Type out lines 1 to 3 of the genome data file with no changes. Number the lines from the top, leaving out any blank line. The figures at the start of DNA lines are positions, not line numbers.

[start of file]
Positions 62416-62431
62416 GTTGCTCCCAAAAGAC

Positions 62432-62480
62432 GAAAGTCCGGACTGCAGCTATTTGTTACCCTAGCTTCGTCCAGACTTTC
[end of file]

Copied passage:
Positions 62416-62431
62416 GTTGCTCCCAAAAGAC

Positions 62432-62480